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Last Of The Dogmen

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We should be grateful to the American Indians, says one of the characters in "Last of the Dogmen," for the gifts of romance, legend and myth. True, but so many of the legends live in the past, and today much has been lost of the ancient Indian harmony between man and nature. How wonderful it would be if a lost tribe were discovered, still living in the wilderness as their ancestors did.

But would their discovery lead to their destruction, as it did in history? "Last of the Dogmen," a modern-day tale that considers these questions, opens with the escape into the wilderness of three desperate convicts. The sheriff surveys the mountain vastness that conceals them, and says, "Get me Gates." Lewis Gates is a man he hates, but for this job, he has no equal. Cut to a bartender opening a saloon for the day and awakening Gates (Tom Berenger), who is asleep on the bar but rolls off onto the floor, inspiring only mild curiosity in his dog.

This would be a standard opening for all kinds of movies, but "Last of the Dogmen" has some surprises. We see the convicts at night, startled by a mysterious visitor, and later we see Gates back from his bounty-hunting mission, telling the sheriff, "All I found was that shirt, and enough blood to paint the walls of this office." But he found something else, too: a broken arrow. The professor of Indian archeology at the local university identifies it: "Cheyenne. A good modern reproduction. Fifteen dollars at any trading post." Gates thinks that is too simple an answer, and after searching the archives of the local paper he arrives at a startling theory: Cheyenne Indians are still living in these mountains, cut off from modern society. The professor, named Lillian Sloan (Barbara Hershey), doubts it ("Elvis is dead, the government isn't hiding UFOs, and there are no Cheyenne dog soldiers in the ox bow"). But after Gates finds an old man who once captured an Indian "wild child," she agrees to go along on a journey to search for them. She speaks Cheyenne, which will be useful in preventing them both from being killed on the spot.

They do indeed find a surviving tribe, led in fact by the wild child, now grown old. He is the descendant of Lone Wolf, a Cheyenne leader who fled with a band of 20 others from a late 19th century massacre. The Indians live in the old ways, staying to themselves, but they are prepared to kill anyone who would threaten their way of life. And the movie balances their discovery with two other stories. One involves Gates' difficulties with the sheriff, who was once his father-in-law, and blames him for the drowning of his daughter. The other involves the relationship between Gates and the professor, which moves slowly, since he is accustomed to keeping to himself.

Lillian Sloan explains that the Cheyenne who escaped from the massacre were "dog men," called Dog Soldiers by the U.S. Cavalry.

They were elite fighters, a rear guard, prepared to be suicide troops. Gates, too, is a dog man, and has a dog to prove it: Zip, his closest friend. Gates is as much of an anachronism in the modern West as the band of Cheyenne.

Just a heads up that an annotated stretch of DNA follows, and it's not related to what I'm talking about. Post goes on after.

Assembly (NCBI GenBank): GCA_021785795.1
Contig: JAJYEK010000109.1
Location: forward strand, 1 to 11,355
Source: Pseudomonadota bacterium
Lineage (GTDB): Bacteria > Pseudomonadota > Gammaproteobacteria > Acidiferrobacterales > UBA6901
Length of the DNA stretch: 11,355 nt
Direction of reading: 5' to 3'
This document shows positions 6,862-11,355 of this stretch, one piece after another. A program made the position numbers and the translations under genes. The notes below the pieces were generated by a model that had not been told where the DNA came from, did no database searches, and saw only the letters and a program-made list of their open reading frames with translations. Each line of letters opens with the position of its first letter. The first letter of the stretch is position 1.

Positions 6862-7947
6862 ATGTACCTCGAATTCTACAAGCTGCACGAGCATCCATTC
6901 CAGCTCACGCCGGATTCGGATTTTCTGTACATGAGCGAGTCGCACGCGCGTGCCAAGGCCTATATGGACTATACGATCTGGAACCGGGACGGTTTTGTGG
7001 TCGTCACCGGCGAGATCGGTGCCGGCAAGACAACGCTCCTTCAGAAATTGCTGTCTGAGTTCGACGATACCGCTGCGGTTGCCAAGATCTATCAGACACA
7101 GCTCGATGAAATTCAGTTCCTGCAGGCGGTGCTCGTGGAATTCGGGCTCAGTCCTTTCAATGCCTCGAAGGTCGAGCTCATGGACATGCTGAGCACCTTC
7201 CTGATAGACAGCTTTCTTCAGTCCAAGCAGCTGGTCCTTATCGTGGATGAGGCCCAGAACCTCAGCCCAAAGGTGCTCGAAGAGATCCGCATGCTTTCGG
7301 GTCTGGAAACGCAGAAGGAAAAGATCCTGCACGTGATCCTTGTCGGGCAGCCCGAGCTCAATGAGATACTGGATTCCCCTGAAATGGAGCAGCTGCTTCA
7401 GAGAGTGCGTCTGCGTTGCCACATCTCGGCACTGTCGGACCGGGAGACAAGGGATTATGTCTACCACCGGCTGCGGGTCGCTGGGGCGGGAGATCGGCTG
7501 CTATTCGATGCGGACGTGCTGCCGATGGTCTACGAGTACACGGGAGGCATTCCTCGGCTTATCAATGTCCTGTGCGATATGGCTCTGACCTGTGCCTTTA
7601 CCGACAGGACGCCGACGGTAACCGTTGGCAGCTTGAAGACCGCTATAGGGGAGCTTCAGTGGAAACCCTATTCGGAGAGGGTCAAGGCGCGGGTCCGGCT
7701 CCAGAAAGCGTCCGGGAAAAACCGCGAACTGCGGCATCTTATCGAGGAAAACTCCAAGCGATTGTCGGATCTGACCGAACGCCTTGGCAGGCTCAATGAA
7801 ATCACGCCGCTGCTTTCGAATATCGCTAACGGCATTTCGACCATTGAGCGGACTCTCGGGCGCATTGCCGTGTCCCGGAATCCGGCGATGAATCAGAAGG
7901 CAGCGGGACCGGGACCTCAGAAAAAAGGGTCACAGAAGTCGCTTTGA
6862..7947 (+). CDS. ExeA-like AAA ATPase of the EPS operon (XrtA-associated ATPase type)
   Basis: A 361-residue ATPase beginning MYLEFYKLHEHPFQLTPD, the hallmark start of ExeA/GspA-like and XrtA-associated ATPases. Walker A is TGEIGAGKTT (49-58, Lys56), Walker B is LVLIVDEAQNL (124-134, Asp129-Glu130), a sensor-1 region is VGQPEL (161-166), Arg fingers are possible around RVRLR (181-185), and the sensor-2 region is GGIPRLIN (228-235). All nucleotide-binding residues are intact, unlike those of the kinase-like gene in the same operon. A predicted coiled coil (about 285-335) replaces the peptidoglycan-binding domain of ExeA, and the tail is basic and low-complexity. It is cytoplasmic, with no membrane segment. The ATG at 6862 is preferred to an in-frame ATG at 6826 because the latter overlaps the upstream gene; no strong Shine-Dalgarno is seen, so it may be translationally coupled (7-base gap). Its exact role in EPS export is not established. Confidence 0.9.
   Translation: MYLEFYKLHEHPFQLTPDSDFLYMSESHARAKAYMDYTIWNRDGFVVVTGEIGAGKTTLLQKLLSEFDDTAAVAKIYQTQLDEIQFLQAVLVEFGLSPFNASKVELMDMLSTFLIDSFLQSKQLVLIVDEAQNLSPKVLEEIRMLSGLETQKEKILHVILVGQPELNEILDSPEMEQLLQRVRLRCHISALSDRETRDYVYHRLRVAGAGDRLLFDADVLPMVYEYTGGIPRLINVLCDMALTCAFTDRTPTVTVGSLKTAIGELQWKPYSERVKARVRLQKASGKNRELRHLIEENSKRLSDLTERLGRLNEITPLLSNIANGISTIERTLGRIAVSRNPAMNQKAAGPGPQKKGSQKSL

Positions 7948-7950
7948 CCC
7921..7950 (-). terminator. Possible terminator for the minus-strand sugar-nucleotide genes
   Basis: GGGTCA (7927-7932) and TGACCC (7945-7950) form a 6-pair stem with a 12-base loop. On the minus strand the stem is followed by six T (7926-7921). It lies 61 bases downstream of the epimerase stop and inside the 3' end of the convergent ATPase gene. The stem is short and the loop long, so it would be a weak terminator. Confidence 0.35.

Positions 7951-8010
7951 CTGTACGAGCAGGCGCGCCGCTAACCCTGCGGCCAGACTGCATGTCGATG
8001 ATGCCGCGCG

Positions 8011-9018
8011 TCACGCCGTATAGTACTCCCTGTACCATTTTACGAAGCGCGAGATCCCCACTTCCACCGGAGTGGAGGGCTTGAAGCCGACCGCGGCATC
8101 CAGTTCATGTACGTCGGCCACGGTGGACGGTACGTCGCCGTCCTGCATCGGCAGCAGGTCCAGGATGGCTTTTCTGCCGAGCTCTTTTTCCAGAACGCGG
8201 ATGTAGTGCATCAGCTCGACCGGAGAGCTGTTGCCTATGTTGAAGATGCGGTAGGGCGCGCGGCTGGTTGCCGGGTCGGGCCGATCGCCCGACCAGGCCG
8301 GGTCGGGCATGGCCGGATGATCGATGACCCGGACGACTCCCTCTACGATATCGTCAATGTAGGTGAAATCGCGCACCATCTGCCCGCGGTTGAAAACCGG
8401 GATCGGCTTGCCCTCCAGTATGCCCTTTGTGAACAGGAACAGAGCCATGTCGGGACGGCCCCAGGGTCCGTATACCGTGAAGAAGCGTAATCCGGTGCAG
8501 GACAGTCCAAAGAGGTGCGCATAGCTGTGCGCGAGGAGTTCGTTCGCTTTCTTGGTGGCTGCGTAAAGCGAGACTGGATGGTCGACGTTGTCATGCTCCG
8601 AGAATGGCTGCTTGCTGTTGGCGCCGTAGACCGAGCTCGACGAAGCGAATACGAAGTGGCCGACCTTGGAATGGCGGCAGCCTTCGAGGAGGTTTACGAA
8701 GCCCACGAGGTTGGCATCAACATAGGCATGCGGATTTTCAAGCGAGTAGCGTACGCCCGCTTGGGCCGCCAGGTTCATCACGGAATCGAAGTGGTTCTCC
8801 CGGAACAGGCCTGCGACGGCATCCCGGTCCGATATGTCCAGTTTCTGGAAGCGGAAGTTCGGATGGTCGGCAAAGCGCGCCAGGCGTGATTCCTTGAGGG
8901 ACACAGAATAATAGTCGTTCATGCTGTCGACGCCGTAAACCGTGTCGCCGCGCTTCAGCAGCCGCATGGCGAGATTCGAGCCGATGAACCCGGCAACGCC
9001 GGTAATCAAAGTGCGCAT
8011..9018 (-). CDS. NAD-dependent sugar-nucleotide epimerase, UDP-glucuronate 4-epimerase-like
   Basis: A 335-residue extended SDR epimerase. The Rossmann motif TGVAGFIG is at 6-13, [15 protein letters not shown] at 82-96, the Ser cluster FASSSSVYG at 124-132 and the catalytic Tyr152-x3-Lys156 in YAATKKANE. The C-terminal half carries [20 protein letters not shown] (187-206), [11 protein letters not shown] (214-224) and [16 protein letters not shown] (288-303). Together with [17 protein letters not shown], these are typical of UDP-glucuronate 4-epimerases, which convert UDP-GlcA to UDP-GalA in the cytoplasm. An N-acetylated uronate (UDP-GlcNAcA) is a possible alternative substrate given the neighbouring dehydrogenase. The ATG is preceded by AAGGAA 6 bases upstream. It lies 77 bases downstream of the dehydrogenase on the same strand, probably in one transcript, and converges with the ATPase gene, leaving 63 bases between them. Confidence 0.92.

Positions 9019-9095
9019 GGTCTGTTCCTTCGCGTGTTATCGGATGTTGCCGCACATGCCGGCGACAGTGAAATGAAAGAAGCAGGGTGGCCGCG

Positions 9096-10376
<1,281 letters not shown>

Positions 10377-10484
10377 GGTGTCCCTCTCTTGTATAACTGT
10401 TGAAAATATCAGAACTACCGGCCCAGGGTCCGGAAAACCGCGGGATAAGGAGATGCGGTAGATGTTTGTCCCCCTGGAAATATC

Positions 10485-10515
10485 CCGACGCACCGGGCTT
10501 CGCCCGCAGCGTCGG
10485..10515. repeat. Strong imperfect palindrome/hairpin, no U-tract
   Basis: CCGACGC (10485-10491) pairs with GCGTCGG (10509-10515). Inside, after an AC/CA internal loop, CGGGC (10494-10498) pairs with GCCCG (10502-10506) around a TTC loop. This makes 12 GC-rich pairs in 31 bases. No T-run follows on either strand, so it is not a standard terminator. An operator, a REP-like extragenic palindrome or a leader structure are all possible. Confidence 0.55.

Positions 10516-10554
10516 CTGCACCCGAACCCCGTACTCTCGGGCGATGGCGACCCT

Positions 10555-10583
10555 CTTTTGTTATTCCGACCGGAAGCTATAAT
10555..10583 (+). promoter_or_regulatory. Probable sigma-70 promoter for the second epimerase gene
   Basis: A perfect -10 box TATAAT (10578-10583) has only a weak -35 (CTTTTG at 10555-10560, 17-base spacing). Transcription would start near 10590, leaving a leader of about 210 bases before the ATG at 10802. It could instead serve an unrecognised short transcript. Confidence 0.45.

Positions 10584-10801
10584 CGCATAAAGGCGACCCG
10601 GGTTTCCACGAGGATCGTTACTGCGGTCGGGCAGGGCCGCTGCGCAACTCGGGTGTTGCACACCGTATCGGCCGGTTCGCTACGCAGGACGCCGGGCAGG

"Last of the Dogmen" is a robust movie with a lot of energy and heart, but something is missing, and I think it's a sufficient quantity of romance, legend and myth. Somehow, when Gates and Sloan discover the lost tribe, the moment doesn't resonate as it should.

The Cheyenne settle down into images familiar from many other movies, and don't seem as alien, as different and untouched, as they should.

We feel too comfortable with them, too fast. They should seem to come from an entirely different time and place, and shouldn't settle so easily into the details of a plot involving sickness, sheriffs and dynamite.

Even if the movie could have been better - deeper and more evocative - it's pretty good just as it is. The plotting comes too close to the surface in a scene where Gates evens the old score with the sheriff, but for the most part "Last of the Dogmen" holds our interest. Berenger creates a brave, simple, no-nonsense character who keeps the movie on track despite scenes where the sheriff (Kurtwood Smith) overdoes the melodrama. If there is no moment in "Last of the Dogmen" to equal the true sense of wonder that "Dances With Wolves" was able to evoke, there is at least an absorbing story, well told.

Are there really Indians still living in the old ways, hidden in the far reaches of the American wilderness? We should be so lucky. So should they.

Roger Ebert

Roger Ebert was the film critic of the Chicago Sun-Times from 1967 until his death in 2013. In 1975, he won the Pulitzer Prize for distinguished criticism.

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Film Credits

Last Of The Dogmen movie poster

Last Of The Dogmen (1995)

Rated PG For Adventure, Violence and Mild Language

120 minutes


Tom Berenger as Lewis Gates

Barbara Hershey as Lillian Sloan

Deegan Kurtwood Smith as Sheriff

Steve Reevis as Yellow Wolf

Written and Directed by

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